I haven’t had many relationships that could be described as healthy. Beginning with my family (our first relationship lab, as it were), through my tumultuous teenage years, up to present-day, my life has been a decades-long exercise in keeping people closest to me at a safe and comfortable distance.

Clearing my orbital neighborhood, so to speak.

There was also the culture of shame endemic in the evangelical Christian community. Religious fundamentalists in general are adept at wearing masks to hide their true faces from each other for fear of judgment, shaming, and reprisal. In my community, it was often done with a smile. under the guise of “prayerful” good intentions; and in my family, Bible verses were often used as reminders of how we weren’t living up to the Bible’s standard for Christian living.

Not only did our parents disapprove of us—God also disapproved.

Consequently, as I wrote about in a recent blog entry, virtually all of my relationships up until now have been based on fear. I learned to fear everyone, regardless of whether there was something there to actually be afraid of.

At the same time, I desperately longed for acceptance, for belonging, and safety. The cognitive dissonance was, and still is, deafening.

This has played itself out in my sexual relationships in a number of highly toxic ways.

For one, I’m ashamed to say that once I became sexually active, I began using sex to try to achieve intimacy. It’s not the sex part that shames me in hindsight as how embarrassingly stereotypical that was. And it never worked. After I broke things off with my first boyfriend (i.e., “Aaron 1.0”), I had quite a few hookups on the way to my second boyfriend (“Aaron 2.0”) as a way of “catching up” to where I figured most gay men my age were—that is, age 26.

Even in those hookups, I was still hoping against hope to find a partner, someone with whom to find mutual belonging. I must have been looking so intently that, even if I had found someone compatible at that point, my expectations for the relationship would’ve doomed it to fail from the start.

Of course, after Seth I went on a sex binge, trying to literally fuck him out of my system. That didn’t work either, and each time the disappointment and the dissatisfaction deepened.

It was a cycle of self-perpetuating and self-propagating shame.

It frustrated me how friends of mine could have so much sex with seemingly no emotional consequences. There’s that line from the chorus of a recent Daft Punk song:

We’re up all night for good fun
We’re up all night to get lucky

“Good fun” was something I was not having.

After I broke up with my most recent boyfriend in March of 2013, every sexual encounter started to leave me more and more depressed. I was thirty years old, and the rest of my life looked to be a series of endless, unsatisfying hookups.

Plus, as I wrote recently, I had defined success for myself as finding a boyfriend and partner, because that was one thing I grew up believing I could never have. So with every disappointing hookup, my parents’ voices in my mind saying that gay men lead sad, lonely lives grew more terrifying.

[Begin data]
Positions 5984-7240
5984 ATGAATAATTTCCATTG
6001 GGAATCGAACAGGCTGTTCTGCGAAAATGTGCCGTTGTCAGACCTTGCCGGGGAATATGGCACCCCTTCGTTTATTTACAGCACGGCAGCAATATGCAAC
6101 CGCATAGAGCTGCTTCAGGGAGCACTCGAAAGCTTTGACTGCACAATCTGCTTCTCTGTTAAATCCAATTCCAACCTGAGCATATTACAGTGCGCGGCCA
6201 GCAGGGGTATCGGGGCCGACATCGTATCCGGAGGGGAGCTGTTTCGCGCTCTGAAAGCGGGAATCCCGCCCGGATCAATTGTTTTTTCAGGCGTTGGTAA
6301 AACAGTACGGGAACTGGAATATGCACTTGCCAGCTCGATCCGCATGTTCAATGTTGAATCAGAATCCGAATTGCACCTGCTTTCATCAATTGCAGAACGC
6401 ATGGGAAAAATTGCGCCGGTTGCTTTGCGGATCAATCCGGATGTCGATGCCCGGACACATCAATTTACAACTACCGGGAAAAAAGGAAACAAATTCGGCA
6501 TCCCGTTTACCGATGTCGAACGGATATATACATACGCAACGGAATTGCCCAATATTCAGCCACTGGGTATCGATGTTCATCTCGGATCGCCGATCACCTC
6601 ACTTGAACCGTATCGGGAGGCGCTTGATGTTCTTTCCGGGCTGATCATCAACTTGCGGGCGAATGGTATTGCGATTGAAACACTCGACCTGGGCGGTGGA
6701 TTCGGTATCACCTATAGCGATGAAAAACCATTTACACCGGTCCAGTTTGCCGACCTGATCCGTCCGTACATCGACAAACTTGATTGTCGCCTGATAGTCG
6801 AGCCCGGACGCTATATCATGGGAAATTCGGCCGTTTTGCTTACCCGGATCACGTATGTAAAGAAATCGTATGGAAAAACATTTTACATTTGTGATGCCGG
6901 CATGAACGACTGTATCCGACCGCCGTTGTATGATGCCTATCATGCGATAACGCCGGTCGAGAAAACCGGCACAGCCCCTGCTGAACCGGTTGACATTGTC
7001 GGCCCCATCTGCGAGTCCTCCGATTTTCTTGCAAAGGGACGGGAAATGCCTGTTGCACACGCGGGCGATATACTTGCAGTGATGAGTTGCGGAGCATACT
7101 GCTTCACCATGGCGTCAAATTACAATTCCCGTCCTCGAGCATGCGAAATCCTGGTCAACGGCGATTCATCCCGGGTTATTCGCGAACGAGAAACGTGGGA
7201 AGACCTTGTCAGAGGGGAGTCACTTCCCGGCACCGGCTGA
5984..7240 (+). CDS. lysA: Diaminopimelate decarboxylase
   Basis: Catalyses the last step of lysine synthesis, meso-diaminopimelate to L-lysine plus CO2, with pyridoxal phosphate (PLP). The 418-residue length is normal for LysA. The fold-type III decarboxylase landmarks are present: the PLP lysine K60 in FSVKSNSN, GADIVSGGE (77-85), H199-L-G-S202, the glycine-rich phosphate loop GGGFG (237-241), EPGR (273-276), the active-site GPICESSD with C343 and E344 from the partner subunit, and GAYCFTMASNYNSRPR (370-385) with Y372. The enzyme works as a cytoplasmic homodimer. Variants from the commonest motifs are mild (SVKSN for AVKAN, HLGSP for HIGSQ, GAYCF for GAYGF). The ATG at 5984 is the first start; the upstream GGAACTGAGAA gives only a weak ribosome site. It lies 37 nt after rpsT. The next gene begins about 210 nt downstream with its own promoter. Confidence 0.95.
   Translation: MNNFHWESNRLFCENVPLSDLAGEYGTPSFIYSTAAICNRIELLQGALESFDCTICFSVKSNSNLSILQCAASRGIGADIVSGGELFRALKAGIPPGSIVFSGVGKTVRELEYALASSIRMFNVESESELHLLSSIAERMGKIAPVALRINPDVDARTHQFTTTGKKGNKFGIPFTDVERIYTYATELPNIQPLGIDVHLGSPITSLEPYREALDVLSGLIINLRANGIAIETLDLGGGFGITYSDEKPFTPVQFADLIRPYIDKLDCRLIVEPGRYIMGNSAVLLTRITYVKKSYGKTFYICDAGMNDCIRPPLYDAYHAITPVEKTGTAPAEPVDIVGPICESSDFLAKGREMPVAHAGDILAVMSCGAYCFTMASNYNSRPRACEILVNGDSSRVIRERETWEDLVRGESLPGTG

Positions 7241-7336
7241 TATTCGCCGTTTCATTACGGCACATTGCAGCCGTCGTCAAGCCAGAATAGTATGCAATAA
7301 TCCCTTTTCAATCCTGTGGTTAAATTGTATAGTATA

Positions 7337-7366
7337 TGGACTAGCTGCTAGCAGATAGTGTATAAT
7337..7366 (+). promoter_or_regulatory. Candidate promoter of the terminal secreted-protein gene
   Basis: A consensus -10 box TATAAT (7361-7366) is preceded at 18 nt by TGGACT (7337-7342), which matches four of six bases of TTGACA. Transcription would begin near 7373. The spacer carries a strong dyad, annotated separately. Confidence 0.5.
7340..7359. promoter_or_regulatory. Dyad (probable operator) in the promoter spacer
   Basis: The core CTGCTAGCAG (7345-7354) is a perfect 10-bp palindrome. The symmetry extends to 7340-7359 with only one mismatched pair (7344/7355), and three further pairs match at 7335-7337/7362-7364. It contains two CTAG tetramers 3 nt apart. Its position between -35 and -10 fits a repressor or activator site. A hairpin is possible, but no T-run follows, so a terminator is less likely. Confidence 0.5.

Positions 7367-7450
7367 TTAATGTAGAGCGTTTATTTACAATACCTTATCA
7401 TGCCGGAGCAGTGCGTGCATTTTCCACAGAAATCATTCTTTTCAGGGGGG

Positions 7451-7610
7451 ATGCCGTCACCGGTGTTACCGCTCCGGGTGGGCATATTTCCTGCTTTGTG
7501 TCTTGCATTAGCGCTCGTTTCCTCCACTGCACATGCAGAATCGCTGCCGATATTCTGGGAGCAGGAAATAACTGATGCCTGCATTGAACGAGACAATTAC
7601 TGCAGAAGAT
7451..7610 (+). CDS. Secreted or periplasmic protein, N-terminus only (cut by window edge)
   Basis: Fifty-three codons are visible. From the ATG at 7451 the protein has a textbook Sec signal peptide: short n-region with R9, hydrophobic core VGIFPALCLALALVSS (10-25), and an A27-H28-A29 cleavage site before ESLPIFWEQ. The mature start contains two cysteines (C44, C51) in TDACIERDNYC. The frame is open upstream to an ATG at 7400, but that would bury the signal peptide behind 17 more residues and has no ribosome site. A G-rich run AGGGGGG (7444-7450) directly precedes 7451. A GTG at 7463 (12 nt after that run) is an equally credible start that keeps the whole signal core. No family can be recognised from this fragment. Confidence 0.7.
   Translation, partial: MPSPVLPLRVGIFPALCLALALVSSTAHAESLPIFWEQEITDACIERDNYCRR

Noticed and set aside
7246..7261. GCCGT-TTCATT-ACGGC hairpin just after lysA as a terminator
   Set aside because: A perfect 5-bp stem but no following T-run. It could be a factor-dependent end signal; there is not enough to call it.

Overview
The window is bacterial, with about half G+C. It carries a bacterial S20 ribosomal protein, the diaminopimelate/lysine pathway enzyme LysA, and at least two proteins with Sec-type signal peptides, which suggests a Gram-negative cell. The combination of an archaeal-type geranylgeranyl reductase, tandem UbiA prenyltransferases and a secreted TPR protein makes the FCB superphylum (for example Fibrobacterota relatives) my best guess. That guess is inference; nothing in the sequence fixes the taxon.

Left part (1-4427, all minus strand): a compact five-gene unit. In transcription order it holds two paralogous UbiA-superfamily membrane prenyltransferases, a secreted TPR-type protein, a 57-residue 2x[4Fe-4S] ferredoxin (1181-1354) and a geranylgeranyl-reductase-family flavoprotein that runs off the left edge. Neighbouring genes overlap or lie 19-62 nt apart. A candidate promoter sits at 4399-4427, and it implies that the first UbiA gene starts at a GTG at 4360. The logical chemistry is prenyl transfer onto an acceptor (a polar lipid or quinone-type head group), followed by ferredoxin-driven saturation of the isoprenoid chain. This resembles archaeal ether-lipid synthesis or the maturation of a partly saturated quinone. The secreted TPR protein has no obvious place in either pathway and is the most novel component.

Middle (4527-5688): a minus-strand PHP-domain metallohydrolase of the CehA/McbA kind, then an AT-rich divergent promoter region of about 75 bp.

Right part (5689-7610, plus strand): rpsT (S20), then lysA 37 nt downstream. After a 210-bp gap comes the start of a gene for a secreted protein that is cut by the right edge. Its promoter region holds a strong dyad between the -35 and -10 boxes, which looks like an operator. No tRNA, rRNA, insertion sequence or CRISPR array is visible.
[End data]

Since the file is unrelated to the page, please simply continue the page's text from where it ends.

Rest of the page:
So I probably put myself in situations where that prophesy was mostly likely to come true.

A foursome I had last fall (which ended with me being a third wheel after one guy went to bed and the other two guys were into each other but not me) left me feeling undesirable and even more out of phase with other gay men than ever.

Meeting the bisexual tree scientist this summer (who I was actually, finally into—until he told me that he’s still in love with his ex-boyfriend and that they were trying to get back together) left me feeling as if there’s a game of musical chairs going on, and everyone else is faster than me.

Needless to say, there’s a lot of impossible expectations and a ton of emotional trauma (yes, some of it self-inflicted) wrapped up in sex besides just getting off with another person.

So much that I can’t enjoy it properly anymore.

For example, a couple weeks ago, a friend introduced me to a guy at a gayming party, texting me before I arrived that he’d found my “future husband.” I shouldn’t have taken it seriously, but before I could stop myself, I started surreptitiously studying this guy, imagining our future together, in Technicolor. We did hook up later that evening, and while he clearly had fun, he also made it clear that he’d just got out of a five-year relationship and wasn’t interested in anything serious.

Just like all of the others, I thought.

So I’m taking a break from sex for now. It’s just too confusing and unhealthy. I’ve been saying that sex is like advanced graduate studies in relationships, and I’m still trying to just finish high school. Frankly, I need to get to the root of this need to base my self worth on external factors, like looks and performance, first.

The tough thing about that is that it’s hard not to resent everyone who is in a relationship, or who is able to enjoy sex without the resulting existential tsunami. Of course, we can’t know what’s really going on in other people’s relationships or in their minds. Maybe everyone else really is just as afraid and insecure, but can simply cope better. However, when your emotional vocabulary is based on fear, it’s difficult not to invent reasons why a relationship is already doomed, or turn an otherwise fun, pleasurable experience into an emotional minefield.

Fear fuels self-belief that I’m broken and damaged became a reason to preemptively sabotage potentially fruitful relationships.

This is why I’m in therapy, folks.

224. ethos

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Malkovich

A few days ago I was watching a video in Hank Green’s psychology Crash Course on attachment style theories, parenting styles, the development of self-concept, and Kolhberg’s Stages of Morality: